Ugh. Because we print tickets out beforehand, we don't allow people changing performances within 48 hours of the show. We don't give refunds either, under any circumstances. I inform her about our policy on changing performances, knowing full well she will demand a refund next.
"Then I want a refund!"
I told you so.
When someone orders tickets. We tell them there are no refunds, and we also tell them the policy on rain checks. This is standard operating protocol. It also explains these rules in all of our pamphlets. This does not stop people from asking for them (see Box office revelation #3)
"We cannot give you a refund either. I'm sorry."
The woman sulks back to the illegally parked car. I expect her to drive away.
Her husband gets out and approaches the window. The whole skit repeats itself, because obviously, I'm just a misogynist, and if it's a man asking, he'll get results. Finally the man asks for Ron, the box office manager. Ron wanders over, and I go to work on looking busy somewhere else.
I don't hear most of the exchange, but I do hear the man exclaiming, "My windshield wipers are on! How can you have the performance if my windshield wipers are on!"
In the end, he did not get his rain voucher or refund.
I do not know if they attended the show.
*Box Office Revelation #3*: No matter how much information you give them, customers will ALWAYS find a way to be ignorant.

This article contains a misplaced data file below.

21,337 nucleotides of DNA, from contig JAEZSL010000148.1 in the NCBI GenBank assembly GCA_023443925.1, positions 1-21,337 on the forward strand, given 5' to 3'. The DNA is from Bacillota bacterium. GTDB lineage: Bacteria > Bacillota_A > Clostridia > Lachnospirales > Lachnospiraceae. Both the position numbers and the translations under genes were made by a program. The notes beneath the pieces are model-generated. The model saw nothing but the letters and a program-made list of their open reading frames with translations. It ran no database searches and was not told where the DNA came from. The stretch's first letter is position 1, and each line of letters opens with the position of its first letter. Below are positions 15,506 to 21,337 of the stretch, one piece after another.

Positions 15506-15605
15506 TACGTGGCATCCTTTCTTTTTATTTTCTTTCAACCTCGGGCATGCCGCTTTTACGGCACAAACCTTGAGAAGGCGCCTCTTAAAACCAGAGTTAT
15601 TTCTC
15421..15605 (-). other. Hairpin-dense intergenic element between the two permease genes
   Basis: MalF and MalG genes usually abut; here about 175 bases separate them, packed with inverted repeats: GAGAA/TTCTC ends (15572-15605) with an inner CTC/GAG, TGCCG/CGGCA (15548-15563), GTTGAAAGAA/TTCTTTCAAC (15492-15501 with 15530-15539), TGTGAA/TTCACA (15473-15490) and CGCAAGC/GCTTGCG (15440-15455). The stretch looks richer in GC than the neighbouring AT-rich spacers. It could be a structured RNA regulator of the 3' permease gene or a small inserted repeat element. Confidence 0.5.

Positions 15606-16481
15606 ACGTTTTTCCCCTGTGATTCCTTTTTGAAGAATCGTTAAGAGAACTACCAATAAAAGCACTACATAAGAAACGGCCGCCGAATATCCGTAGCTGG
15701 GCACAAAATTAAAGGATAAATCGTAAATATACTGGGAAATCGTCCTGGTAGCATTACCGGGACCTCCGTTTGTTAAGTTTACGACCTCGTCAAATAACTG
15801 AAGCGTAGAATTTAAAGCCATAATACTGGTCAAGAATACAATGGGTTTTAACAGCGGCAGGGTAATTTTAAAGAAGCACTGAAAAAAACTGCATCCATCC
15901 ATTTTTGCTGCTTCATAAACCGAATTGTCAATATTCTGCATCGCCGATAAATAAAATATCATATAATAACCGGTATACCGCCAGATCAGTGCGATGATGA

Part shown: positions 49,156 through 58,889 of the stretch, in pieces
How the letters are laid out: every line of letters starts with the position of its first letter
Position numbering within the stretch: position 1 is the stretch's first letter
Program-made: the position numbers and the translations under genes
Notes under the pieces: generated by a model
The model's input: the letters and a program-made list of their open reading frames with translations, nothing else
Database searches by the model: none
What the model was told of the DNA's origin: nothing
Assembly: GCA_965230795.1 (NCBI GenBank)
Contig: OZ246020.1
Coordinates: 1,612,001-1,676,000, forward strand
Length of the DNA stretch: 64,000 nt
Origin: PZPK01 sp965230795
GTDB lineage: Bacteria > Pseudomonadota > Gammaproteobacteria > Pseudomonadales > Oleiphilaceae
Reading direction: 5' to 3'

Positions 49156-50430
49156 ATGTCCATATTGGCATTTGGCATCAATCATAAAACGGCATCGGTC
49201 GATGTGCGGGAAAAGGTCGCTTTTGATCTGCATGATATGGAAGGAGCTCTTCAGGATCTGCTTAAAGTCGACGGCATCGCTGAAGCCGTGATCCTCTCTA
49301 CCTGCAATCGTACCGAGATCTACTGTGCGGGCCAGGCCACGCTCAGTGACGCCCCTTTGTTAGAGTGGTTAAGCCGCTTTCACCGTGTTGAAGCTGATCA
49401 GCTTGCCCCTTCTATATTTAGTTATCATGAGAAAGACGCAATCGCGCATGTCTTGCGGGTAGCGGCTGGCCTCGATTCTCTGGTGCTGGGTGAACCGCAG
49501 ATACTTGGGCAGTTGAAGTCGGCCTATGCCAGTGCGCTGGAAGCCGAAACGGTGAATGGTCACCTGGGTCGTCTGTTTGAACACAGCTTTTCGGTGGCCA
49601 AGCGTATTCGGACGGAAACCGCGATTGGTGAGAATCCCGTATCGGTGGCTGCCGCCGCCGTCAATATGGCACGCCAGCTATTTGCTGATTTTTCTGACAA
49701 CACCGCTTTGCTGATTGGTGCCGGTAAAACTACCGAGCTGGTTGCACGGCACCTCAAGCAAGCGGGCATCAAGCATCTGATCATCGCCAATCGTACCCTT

It's positively amazing to see how stupid people can be. Take for example, the play, Corealanus (kor E all anus) was also known to the Shake and Co. crew as, "The anus play" because it had the sound "anus" in it. Everyone was afraid to say it. Cory al lanus was a popular variant. People constantly wanted refunds or rain checks or to switch shows 15 minutes before the performance begins. They could never decide what show they wanted, and in some cases could not even remember what name they bought their tickets under.
*Box Office Revelation #4*: When engaging in water fights with the scene
shop, it is best not to shoot the company manager.
First- a little background.
Working in a box office frequently requires long periods of time where you do nothing at all. For this reason, we would occasionally get in a water fight with the scene shop usually battling over the possession of a large, dirty, pikachu plush doll. We had the classic hand held water pistols. The scene shop had the largest super soakers known to mankind, capable of shooting more water than a fire hose. We did later obtain a super soaker of our own... but it didn't have anywhere near the flow rate that the scene shop guns did. Though I was not there at the time, this is what happened...
Andrew was a PR person. He worked at the box office, but his primary job was to handle ticketing for press people. He also was a royal pain in the *** for Ron, our manager. It wasn't that Andrew was a bad person, he just couldn't do anything right. He had gotten into a water fight with the scene shop, ran blindly around the corner, into the scene shop and opened fire, right at the company manager. He quickly realized his mistake, as he was ***** slapped so hard it knocked him to the ground.